Wheels of time: Witness the vanishing legacy of cycle rickshaws in Chennai through ‘Sawaari’

Director-writer Ashwin Guru's 29-minute documentary chronicles the fading identity of the city's cycle rickshaw riders.

ByRoshne Balasubramanian

Published Aug 10, 2023 | 10:00 AM Updated Aug 10, 2023 | 10:00 AM

The number of cycle rickshaws in the city have plummeted.

As the sun rises over the labyrinthine streets of Chennai, a resilient community teeters on the brink of obscurity, uncertain of the challenges that lie ahead. They are bound not only to the rhythmic hum of wheels on tarred roads, but also intricately woven into the tapestry of Chennai’s very existence.

These are the cycle rickshaw riders, who were once the heart and soul of the metropolis. In his latest award-winning documentary, Sawaari, writer-director Ashwin Guru takes us on a ride like no other, shining a poignant spotlight on their lives.

The motivation? A heartfelt journey down memory lane, during a time when the world seemed to have hit pause, he says. In a chat with South First, the creative unravels tales of their struggle, hope, and human spirit.

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Q. What inspired you to create the documentary Sawaari?

A. To be honest, I didn’t think of this topic until our lives hit a pause due to Covid. Covid gave me a chance to ponder over my childhood, which led me to think about cycle rickshaws.

Ashwin Guru won the Best Director Award at the Madras Independent Film Festival for 'Sawaari'.

Ashwin Guru won the Best Director Award at the Madras Independent Film Festival for ‘Sawaari’. (Supplied)

I hadn’t seen many cycle rickshaws on the roads, which made me dig more into this. It concluded with the fact that they were soon to be extinct.

During my primary school days, I used to go to school in a cycle rickshaw. Murugan, my rickshaw anna, was short, slim, and with super curly hair that intrigued me quite a bit.

I enjoyed our conversations; it was mostly about Deepavali and crackers. I used to ask him, “Anna, unga area la enna vechanga?” (What crackers did they burst in your neighbourhood?) And he would patiently answer with a smile.

I loved my cycle rickshaw rides from school because they gave me some time to relax before starting my homework. Back then, I never fully grasped that a human had to put in so much physical effort to move the vehicle forward.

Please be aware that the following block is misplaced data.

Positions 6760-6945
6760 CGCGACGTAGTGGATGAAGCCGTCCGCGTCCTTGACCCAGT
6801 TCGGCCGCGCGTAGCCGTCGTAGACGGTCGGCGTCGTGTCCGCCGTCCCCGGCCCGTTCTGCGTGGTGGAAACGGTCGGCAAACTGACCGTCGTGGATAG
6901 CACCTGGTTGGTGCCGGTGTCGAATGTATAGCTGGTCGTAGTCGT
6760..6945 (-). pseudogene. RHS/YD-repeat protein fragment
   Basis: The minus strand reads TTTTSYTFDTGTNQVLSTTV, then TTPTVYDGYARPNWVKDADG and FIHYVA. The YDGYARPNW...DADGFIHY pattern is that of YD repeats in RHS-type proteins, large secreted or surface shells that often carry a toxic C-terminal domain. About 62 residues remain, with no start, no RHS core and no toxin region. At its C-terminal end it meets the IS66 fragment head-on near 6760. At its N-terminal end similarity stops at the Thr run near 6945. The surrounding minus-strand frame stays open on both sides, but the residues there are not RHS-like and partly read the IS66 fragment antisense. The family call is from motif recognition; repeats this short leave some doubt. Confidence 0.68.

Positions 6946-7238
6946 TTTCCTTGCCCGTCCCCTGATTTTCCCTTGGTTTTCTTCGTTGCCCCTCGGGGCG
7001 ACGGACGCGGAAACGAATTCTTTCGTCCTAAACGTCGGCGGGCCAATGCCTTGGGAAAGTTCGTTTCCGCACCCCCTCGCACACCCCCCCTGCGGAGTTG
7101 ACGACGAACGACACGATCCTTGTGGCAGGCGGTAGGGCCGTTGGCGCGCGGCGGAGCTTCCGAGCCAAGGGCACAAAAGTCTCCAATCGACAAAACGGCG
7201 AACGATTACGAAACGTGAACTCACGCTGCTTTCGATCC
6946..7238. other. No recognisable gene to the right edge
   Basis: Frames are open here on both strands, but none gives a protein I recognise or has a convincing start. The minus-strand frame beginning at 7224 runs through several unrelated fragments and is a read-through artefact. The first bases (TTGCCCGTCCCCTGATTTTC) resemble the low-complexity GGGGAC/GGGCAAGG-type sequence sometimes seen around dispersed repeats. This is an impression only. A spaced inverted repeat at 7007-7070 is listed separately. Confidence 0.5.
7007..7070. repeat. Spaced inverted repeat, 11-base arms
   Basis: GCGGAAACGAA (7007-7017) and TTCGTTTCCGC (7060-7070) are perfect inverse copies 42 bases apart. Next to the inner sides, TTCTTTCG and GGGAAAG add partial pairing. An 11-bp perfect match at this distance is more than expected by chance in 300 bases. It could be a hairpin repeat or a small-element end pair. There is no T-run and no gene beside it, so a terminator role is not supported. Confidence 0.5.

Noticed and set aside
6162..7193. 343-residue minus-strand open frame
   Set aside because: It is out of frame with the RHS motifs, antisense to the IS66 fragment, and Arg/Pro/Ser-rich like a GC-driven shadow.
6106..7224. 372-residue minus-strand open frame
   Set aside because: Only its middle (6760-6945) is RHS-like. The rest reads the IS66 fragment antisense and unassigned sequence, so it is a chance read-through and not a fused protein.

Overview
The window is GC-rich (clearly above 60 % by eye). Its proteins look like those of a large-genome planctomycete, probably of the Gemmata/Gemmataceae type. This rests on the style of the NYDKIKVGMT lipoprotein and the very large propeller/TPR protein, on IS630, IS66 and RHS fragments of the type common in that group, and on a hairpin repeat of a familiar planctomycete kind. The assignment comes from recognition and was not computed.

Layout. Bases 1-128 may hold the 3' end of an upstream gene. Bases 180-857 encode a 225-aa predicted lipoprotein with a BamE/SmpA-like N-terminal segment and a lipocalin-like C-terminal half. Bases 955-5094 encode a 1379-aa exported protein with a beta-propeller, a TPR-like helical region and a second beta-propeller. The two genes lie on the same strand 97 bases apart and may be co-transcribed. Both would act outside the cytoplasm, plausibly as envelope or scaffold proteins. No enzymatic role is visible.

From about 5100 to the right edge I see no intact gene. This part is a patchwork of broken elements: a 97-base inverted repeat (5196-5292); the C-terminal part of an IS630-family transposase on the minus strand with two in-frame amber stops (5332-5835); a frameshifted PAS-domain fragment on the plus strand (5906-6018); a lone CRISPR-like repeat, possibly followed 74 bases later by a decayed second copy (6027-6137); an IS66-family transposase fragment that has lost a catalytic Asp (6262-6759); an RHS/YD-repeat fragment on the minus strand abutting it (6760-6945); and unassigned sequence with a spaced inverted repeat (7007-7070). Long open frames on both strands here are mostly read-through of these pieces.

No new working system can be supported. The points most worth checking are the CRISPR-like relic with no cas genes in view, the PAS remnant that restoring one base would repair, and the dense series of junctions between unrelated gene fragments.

Now that I realise all of it, my respect for any kind of physical labour has skyrocketed.


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A post shared by Ashwin Guru (@ashwin_guru17)

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Q. How long did it take to complete the documentary?

A. It took almost three years. We started filming it after the first wave of Covid, but before we could finish half of the documentary, the second wave hit. Then, the third. We shot in between the Covid waves.

Q. Can you share some of the resources or individuals who helped you gain a deeper understanding of the experiences of rickshaw riders in Chennai?

A. More than books, I felt interacting with people would open my mind to more questions and ideas.

There is no better teacher than experience, so I wanted to listen to it as much as possible. I want to convey my gratitude to Thirupurasundari Sevvel of Nam Veedu, Nam Oor, Nam Kadhai, novelist Karan Karki, and historian Sriram Venkatakrishnan for their intellectual insights on the topic.

They were kind enough to chalk out the time and help us out.

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Q. Was there a moment during filming that shaped the direction of the documentary?

A. There is no single experience; they were all eye-opening in several ways. I realised that the extent of struggle and poverty that exists is beyond what we know or see in movies.